Missouri News

Marion County Commission provides extra $50,000 to Juvenile Justice Center

By Herald-Whig
Posted: Sep. 11, 2018 10:10 am

PALMYRA, Mo. -- The Marion County Commission on Monday agreed to increase the county's allocation to the Juvenile Justice Center in Hannibal by $50,000 this year.

The additional funding was requested by Judge Rachel Bringer Shepherd, who oversees the Juvenile Justice Center on behalf of the 10th Judicial Circuit covering Marion, Ralls and Monroe counties.

Shepherd told Marion County's commissioners the county's annual allocation of $148,074 for its share of the center's "maintenance of effort" expenses is about to run out with more than three months remaining in the fiscal year.

She said the additional $50,000 should cover anticipated costs for the rest of 2018.

Presiding Commissioner Lyndon Bode said the center's expenses have been higher than usual this year mainly because of the escalating cost of hiring attorneys to represent youths who enter the court system by way of their involvement with the Juvenile Justice Center.

Bode said Marion County -- the largest of the three counties served by the center -- pays the largest proportional share of the "maintenance of effort" budget, or 61 percent. He said the county's annual allocation of $148,074 "is a line item that's been the same for a number of years," even though the center's legal expenses have been edging up in recent years.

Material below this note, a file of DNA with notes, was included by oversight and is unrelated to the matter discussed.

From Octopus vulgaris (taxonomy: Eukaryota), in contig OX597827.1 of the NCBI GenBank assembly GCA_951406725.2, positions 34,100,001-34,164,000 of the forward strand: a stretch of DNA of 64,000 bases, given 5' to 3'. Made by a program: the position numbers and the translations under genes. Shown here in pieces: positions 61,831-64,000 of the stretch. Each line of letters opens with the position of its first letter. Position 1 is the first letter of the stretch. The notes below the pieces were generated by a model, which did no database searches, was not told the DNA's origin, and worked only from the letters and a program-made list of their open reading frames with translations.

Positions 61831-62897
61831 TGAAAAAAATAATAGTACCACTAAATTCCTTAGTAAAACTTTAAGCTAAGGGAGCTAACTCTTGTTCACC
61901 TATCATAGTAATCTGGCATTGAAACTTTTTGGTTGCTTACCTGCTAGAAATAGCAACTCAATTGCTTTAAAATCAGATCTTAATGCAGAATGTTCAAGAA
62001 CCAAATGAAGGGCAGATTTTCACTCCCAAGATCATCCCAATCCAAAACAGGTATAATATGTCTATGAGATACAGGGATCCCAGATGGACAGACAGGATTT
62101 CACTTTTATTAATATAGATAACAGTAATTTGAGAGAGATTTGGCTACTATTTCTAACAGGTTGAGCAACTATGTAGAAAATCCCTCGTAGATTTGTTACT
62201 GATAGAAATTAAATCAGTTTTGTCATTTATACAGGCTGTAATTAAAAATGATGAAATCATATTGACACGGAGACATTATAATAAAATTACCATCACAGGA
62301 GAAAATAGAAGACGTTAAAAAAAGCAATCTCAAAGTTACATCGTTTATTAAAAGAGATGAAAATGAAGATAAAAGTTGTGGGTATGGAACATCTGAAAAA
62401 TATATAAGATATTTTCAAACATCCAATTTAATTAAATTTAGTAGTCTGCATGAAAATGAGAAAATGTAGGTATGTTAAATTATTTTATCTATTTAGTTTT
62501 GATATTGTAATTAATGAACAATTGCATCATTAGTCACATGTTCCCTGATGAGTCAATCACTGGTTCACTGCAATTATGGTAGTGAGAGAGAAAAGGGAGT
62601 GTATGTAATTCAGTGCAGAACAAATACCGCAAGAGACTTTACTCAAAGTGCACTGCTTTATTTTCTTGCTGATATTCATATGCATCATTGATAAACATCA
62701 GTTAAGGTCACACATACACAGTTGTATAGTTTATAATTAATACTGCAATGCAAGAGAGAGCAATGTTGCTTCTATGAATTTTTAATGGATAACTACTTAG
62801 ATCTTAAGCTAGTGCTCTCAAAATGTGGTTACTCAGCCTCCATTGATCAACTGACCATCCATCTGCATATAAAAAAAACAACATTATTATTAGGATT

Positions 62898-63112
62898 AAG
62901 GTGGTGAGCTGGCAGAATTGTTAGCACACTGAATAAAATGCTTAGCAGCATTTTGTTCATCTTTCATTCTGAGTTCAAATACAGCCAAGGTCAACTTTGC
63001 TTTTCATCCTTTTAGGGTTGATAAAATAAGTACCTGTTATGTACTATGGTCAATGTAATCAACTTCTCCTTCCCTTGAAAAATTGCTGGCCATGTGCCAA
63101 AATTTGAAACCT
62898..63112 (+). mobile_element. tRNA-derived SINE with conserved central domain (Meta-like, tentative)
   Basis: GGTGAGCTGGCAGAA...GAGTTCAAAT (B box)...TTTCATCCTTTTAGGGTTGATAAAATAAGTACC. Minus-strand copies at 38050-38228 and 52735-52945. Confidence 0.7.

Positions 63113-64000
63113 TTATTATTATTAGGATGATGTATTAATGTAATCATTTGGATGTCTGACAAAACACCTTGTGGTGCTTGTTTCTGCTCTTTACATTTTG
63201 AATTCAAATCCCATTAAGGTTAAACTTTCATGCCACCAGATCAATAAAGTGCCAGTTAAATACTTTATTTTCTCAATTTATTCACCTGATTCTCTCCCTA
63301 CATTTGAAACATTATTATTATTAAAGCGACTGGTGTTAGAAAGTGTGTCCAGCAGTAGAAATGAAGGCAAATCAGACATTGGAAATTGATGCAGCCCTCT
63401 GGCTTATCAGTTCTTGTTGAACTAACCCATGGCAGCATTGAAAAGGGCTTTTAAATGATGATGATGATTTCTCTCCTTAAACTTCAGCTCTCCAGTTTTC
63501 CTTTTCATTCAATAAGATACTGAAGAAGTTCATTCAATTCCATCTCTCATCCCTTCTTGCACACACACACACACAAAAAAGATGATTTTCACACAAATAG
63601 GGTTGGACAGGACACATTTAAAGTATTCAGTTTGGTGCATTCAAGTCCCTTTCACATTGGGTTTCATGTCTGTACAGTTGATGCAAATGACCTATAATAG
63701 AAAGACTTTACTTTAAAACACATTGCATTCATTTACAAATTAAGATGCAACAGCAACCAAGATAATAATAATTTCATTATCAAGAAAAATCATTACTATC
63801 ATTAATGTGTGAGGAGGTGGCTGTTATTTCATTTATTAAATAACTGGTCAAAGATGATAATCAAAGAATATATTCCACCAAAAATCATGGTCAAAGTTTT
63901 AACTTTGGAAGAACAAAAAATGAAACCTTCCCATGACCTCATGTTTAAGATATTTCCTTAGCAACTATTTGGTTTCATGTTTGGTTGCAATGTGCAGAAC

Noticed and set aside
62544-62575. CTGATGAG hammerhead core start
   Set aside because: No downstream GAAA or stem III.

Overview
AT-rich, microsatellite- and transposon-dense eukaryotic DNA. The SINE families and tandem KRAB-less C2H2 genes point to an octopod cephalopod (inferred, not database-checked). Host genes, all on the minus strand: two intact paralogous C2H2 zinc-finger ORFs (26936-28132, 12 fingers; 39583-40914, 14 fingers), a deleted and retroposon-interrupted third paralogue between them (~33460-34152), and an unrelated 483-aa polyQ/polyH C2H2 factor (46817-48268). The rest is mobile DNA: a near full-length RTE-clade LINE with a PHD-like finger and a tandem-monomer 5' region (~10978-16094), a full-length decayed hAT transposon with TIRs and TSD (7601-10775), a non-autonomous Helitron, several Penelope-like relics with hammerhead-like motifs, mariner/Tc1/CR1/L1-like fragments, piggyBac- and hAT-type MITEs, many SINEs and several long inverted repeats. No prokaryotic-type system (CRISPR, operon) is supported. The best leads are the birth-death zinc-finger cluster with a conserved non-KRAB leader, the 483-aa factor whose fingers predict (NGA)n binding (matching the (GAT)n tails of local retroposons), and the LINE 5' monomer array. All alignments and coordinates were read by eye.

Bode said Ralls and Monroe counties are not being asked to increase their allocations at this time "because their budgeted amounts are still in line" with each county's share of the total costs.

Bode said it's possible Marion County may need to increase its annual allocation for 2019 because of the center's rising expenses.

He said the Marion County Commission will meet again with Shepherd in November to review the current funding situation for 2018 and will also talk about budgetary needs for 2019.

Bode said the Marion County Commission will be able to pay for the additional 2018 allocation out of the county's general revenue fund, which is in good shape because of higher-than-expected sales tax revenues coming in this year.

"It's been a good year, so we feel comfortable in handling a special need like this," he said. "We needed to take care of business and live up to our commitment to pay the bills."

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